What do new tenants and Phishing have in common?

Updated: Jan 21

If you have moved through the entire process of purchasing a property, getting it ready to rent, showing it, screening tenants and are at the end of the process, ready to sign the lease and turn over the keys you are probably feeling very excited. After all, your new residents have brought you the first rent payment and deposit so after all you have been through you are finally going to get paid! Yea! I want to put a little damper on your enthusiasm here, though, and ask you to slow down. This can be a dangerous time for you, but we’ll get to that later.

First I want to ask you if you are aware of the digital term “Phishing”. This is where bad people send out emails with links to dangerous websites disguised as an urgent request. It may come across as a message from a bank, saying that your account has been frozen and you need to click the link and log into your account. When you click the link you are asked for sensitive account information that you normally would not disclose, but due to the urgent nature of the email content you disregard your normal sensibilities and comply with the request. You’ve been tricked! Sure, you know what “Phishing” is but you are wondering, what does this have to do with real estate?

Back to the keys. Keep in mind that when you turn over the keys to your new tenants you are taking on some risk. Of course, you have screened your tenants and are pretty sure they are solid folks, but there is always a chance that they are not who they appear to be. One way you are mitigating this risk is by collecting the first months rent and security deposit in guaranteed funds at the time of lease signing and before you turn over the keys. This is a pretty good test of your new tenants because this is no small amount of money for them and by showing up with the funds they are proving that they have some financial strength and should give you some assurance you have made a good decision in approving them for the unit.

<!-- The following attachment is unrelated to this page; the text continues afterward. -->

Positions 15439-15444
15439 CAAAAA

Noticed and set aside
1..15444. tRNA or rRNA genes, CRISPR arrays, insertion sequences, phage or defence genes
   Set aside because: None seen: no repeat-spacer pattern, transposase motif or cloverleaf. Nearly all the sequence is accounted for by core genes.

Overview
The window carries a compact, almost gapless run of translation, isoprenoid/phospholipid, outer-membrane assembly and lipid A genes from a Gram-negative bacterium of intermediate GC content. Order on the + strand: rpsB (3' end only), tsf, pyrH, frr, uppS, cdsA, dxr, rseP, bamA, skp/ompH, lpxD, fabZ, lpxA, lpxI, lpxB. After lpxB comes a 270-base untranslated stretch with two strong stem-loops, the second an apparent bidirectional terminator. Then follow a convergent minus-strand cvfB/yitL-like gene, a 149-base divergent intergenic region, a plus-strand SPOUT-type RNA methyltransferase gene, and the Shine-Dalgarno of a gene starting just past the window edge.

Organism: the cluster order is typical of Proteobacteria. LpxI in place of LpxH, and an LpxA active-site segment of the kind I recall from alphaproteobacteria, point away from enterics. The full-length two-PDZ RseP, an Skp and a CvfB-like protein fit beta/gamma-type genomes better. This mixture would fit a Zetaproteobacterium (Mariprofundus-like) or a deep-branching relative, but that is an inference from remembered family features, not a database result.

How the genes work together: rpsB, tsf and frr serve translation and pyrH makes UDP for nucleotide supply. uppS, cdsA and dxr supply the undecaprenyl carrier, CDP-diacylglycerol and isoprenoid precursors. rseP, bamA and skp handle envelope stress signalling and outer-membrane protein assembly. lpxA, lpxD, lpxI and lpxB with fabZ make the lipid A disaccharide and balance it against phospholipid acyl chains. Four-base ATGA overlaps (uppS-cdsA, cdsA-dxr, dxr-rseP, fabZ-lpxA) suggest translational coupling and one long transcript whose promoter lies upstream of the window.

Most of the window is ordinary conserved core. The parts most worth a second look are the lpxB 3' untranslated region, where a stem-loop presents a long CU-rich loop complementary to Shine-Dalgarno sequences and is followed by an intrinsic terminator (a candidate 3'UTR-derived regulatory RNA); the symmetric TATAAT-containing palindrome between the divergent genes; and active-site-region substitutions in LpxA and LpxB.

But, what if they “phish” you? What if they have a very believable, compelling story for why they didn’t come with the guaranteed funds? Maybe it is Saturday evening when you are meeting with them, and they say they went to their bank to get the cash and didn’t know it closed at 12:00 on Saturdays so they couldn’t get the money? They are very sorry, but they have already moved their furniture into a moving truck and gave their current landlord the keys back. They need a place to stay tonight! What are you going to say with their entire family sitting there looking at you?

Don’t get Phished.

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